UP to 65 jobs could be axed at Glyndwr University.
A consultation is under way at the university in Wrexham which could see the jobs go as part of an operational and academic reorganisation.
The consultation period ends on April 16.
The proposals could see 25 academic staff, five academic support staff and 35 operational staff lose their jobs and would affect the university’s main Wrexham campus. Campuses in Northop, London or St Asaph are not included in the proposals.
Vice chancellor Professor Michael Scott said the process will deliver an improved organisation which is cost effective, with solid foundations and with
a bright future.
But the Glyndwr branch of the University and College Union (UCU) has taken a vote of no confidence in Professor Scott. It said the proposals out for consultation are not coherent or a solution to the university’s difficulties. Leaders also blamed him for what it calls the current financial circumstances at the university.
The university expressed disappointment at the union’s stance.
The university faces financial difficulties after the Higher Education Funding Council for Wales (Hefcw) reduced funding despite seeing a 32 per cent increase in admission acceptances in 2013-14.
A UCU Glyndwr branch spokesman said: “The branch has no confidence in Professor Scott, whom we hold directly responsible for the current financial circumstances at the university, whose current actions are bringing the university into disrepute and who we do not believe has the management and leadership ability to lead the university in the future.
“The GU UCU Branch does not accept the proposed plan being consulted on is coherent or a solution to the university’s difficulties.
“We have asked for further information about the proposals and we intend to propose an alternative plan.
“We are consulting our members further at this time.”
Glyndwr University currently employees 611 core staff.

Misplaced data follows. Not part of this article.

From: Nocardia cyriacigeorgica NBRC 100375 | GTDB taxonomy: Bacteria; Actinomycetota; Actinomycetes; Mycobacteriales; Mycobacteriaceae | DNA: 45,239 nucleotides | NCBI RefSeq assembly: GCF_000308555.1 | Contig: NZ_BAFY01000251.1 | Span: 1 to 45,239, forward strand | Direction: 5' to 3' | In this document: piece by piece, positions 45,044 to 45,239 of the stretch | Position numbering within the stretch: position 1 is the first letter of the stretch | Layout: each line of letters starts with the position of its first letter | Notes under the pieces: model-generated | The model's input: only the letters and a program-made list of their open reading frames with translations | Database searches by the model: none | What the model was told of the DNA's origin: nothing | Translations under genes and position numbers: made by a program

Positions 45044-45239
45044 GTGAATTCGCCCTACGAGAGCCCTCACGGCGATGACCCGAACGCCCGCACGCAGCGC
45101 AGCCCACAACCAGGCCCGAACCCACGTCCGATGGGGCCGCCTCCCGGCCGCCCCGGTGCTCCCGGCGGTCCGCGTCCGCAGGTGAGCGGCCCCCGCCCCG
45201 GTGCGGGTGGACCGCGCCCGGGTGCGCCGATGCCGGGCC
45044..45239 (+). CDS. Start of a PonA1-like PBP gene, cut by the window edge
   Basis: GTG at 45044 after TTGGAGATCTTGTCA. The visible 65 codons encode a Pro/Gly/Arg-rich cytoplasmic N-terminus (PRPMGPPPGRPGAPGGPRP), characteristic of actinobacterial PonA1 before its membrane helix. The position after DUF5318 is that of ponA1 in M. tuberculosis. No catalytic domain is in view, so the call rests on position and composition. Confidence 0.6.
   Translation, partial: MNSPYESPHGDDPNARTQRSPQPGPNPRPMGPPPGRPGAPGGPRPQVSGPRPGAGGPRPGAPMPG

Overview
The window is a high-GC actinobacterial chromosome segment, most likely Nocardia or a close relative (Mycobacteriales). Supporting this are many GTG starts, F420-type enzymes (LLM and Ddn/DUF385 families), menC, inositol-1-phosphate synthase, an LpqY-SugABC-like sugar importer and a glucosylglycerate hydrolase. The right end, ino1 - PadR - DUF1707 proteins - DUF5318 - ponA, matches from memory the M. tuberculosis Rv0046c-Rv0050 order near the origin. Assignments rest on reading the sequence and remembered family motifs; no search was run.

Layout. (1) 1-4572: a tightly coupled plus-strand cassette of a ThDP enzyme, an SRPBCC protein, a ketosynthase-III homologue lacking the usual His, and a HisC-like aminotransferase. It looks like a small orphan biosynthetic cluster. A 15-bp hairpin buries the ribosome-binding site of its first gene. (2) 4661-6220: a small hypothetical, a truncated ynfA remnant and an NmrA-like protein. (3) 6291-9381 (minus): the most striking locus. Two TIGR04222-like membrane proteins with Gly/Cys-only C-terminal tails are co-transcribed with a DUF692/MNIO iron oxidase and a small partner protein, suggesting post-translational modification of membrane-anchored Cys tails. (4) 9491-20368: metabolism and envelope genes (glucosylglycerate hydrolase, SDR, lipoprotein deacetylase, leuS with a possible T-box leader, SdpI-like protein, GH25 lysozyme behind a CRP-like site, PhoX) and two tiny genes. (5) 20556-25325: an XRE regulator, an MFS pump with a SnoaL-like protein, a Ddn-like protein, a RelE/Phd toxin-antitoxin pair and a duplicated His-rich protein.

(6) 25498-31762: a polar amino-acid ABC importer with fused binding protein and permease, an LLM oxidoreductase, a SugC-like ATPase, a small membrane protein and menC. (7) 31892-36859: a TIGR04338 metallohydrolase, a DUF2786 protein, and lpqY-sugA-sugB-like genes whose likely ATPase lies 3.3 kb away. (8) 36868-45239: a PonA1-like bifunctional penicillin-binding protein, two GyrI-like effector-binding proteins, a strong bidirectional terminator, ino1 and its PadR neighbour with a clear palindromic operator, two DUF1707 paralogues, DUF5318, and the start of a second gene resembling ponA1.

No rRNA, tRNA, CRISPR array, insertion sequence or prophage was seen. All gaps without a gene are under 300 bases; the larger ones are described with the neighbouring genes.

A university spokesman confirmed up to 65 redundancies were being proposed, but added no decision would be taken until the end of the consultation period next month.
The spokesman said: “The university submitted a range of proposals for consideration to its employees on February 12. The requirement to engage in collective consultation means the university is consulting with the two currently recognised unions – UCU and Unison – in relation to the proposals.
“The university considers UCU’s actions in balloting its members on the proposals prior to any proper examination of them, to be disappointing.
“Our focus continues to be on engaging all the employees of the university in meaningful consultation on the proposals for change.
“In pursuance of this the university will not be diverted from continuing to operate within the agreed consultative framework.”
Professor Scott did not comment on the UCU branch’s vote of no confidence but said: “The Voluntary Severance Scheme last autumn addressed some of the financial challenges faced by Glyndwr University, and, running alongside consultation around headcount reduction, has been reopened until March 14.
“The university has put forward further proposals in consultation with staff, trade unions and stakeholders to deliver an operational and academic reorganisation that focuses on the requirements of its students and commercial partners, nationally and globally.
“The objective is to become more efficient and effective so quality is not diminished and standards are maintained.
“That said, changes are required if the university is to remain true to its mission of being market led, student centred, internationally significant and open to all.
“Throughout this process the university has been, and continues to be, transparent with staff and stakeholders and would like to thank them for their continued support.
“The outcome of this process will be an improved organisation which is cost effective, vital to the region, with solid foundations and a bright future.”